Student Loans & Bankruptcy

Fresh Start Through Bankruptcy Act Brings Potential for Historical Student Debt Relief through Bankruptcy

One of the biggest topics for discussion throughout many COVID-19 pandemic relief conversations, 2020 presidential campaigns, and almost anyone who is or knows a college graduate involves student loan debt relief. Many progressives have been pushing the current administration to cancel student debt relief entirely and, while there has been minimal progress in that arena, the prospect of full financial freedom from student loans for the approximately 42.9 million Americans struggling with student loan debt is grimm. Student loan relief even through bankruptcy has been extremely difficult since law changes made by Congress in 1976.  We’ll discuss these options more in-depth throughout this month, in addition to the current laws regarding student loan debt and the low likelihood of dischargeability.

Recently though, a bipartisan effort has been underway for the dischargeability and potential for student loan debt relief through bankruptcy – and it’s making some positive progress! The bi-partisan bill was introduced by Senator Richard Durbin (D-IL) and Senator John Cornyn (R-TX) and is called The FRESH START through Bankruptcy Act about aims to allow for making it easier for struggling student loan borrowers to seek a bankruptcy discharge for federal student loans after waiting a ten year period. You can read the one-pager from the Senate on this bill here.

The FRESH START bill has 4 main objectives:

  • First and foremost, make federally funded student loan debts eligible for discharge in a bankruptcy proceeding. They’re proposing that these debts only be eligible for discharge after a ten year period, beginning from when the first student loan payment is due.
  • For non-federally funded student loans, or private student loans, and for government funded student loans that do not meet the ten-year threshold, the “undue hardship” rules that are currently in place (and make student loan dischargeability extremely difficult) would remain in place and still apply to these types of loans.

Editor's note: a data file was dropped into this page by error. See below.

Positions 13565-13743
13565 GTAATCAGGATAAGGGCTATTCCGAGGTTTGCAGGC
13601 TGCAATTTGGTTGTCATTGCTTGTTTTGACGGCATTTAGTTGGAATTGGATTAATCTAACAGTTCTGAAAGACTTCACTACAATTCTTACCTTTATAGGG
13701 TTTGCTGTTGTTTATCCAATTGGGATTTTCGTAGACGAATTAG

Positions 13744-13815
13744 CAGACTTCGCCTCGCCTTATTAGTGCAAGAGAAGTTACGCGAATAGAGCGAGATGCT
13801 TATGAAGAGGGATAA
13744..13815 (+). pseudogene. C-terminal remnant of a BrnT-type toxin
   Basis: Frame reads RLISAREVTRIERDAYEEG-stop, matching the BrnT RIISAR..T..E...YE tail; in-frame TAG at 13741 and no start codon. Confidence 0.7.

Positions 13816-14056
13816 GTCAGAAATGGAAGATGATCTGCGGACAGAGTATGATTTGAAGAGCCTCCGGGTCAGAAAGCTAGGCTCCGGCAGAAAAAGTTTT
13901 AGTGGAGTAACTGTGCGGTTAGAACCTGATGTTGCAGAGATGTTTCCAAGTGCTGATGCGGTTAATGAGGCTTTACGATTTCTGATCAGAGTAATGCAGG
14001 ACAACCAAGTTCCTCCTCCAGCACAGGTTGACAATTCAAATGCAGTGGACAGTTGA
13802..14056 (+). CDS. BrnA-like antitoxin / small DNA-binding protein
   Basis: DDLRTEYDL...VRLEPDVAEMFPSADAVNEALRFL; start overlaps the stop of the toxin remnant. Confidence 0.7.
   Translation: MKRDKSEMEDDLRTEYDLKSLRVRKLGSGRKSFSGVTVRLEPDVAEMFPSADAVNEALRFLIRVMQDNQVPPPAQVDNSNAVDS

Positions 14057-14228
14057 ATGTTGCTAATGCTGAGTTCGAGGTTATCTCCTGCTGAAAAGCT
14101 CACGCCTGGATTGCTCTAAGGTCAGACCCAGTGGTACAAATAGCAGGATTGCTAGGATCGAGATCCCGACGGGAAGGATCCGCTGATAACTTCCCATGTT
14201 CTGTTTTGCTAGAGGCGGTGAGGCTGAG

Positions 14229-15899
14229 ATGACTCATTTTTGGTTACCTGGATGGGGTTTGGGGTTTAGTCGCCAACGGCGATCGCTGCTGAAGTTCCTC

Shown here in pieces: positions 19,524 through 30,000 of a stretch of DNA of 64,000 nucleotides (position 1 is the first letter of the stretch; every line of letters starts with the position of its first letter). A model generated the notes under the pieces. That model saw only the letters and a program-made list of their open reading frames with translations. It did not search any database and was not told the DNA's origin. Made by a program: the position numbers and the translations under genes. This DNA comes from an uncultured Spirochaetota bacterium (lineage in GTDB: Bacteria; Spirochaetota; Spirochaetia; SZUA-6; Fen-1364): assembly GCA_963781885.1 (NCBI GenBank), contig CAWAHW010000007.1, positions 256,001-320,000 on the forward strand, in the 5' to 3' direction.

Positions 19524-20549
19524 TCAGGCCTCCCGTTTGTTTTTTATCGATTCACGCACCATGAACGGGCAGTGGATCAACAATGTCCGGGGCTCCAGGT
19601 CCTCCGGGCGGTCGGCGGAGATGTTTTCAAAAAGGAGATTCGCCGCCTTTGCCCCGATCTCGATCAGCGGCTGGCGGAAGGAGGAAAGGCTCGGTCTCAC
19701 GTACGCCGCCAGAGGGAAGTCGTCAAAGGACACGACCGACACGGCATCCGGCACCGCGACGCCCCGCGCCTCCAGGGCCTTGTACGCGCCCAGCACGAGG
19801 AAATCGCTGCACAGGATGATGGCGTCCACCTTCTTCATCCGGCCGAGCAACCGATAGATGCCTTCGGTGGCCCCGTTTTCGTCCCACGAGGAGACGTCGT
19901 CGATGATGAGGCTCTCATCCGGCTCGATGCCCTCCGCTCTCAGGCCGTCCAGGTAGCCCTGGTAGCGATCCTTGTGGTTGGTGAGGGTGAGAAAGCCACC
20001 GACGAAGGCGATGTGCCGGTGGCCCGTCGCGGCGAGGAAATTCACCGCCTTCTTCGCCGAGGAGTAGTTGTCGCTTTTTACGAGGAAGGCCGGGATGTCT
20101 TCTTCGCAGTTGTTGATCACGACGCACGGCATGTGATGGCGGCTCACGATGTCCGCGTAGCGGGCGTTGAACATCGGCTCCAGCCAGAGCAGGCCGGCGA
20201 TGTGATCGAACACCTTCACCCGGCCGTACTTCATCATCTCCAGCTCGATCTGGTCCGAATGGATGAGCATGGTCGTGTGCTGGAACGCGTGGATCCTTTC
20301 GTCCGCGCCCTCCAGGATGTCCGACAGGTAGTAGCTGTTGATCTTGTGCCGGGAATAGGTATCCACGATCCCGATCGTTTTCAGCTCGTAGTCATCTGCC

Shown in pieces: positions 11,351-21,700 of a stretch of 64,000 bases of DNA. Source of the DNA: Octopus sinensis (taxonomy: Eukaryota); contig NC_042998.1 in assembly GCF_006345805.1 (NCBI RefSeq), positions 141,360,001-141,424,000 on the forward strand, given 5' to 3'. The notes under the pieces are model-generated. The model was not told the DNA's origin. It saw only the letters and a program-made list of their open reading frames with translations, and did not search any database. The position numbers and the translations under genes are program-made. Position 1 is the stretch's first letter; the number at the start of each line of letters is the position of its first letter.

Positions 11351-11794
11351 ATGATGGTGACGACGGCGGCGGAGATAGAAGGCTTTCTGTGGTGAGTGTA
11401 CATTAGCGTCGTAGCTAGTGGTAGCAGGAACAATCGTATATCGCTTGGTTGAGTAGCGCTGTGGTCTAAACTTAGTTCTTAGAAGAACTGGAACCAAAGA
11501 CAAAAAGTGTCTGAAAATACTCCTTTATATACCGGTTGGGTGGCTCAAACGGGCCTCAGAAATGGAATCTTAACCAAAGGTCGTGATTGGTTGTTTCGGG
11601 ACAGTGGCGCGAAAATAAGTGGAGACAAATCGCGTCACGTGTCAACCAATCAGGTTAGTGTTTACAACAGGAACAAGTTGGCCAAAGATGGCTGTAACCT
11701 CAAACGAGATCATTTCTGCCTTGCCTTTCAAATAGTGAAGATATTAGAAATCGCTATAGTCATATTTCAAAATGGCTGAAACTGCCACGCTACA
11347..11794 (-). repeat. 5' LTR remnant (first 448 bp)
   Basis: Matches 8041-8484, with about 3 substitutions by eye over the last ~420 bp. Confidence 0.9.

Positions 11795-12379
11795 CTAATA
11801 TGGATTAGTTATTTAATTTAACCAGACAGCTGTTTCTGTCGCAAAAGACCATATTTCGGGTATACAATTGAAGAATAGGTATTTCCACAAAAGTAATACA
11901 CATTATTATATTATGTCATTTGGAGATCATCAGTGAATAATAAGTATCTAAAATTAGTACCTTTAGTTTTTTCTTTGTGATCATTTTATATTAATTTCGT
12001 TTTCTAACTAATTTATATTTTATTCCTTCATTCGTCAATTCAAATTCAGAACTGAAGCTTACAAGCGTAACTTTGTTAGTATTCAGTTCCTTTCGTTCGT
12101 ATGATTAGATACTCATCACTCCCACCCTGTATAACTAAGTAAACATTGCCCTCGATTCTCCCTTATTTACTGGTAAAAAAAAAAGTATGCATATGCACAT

• This bill also aims to increase accountability within the college institutions themselves. The bill recommends provisions where the schools would repay the government a portion of the discharged student loans within the bankruptcy proceedings. This would apply to two differents types of schools: 1) college institutions where one-third or more of their students receive federal student loans and 2) institutions that have consistently high rates of their students defaulting on their students loans or low repayment rates from their students – specifically at the time of the attendance of the student/bankruptcy filer in question.
  • Finally, their last goal with this bill is to provide an option of hope for Americans and student loan borrowers who are struggling to repay their overwhelming amounts of student loans, by allowing bankruptcy to continue to be an option for debt relief.

Since 2007, the amount of student debt across Americans has nearly tripled. This is an unprecedented amount of student loan debt, especially in the times of COVID-19 pandemic with record numbers of unemployment & assistance programs. We know this topic is a hot-button issue for many clients, potential clients, and family members of those struggling with student loan debt. Join us on our Facebook page– like, follow, and comment on our post to keep the discussion going and learn more!

Source: yahoo! Finance

If you’re an Alabamian struggling with student loan debt, credit card debt, mortgage payments, medical debt, tax debt, etc. and need help finding relief- don’t wait any more! We serve anyone and everyone located in the Tuscaloosa, Jasper, Fayette, Walker, Winston, Marion, Lamar, Bibb, counties – call our office TODAY at 205-349-1280 for a free consultation.

Source: yahoo! finance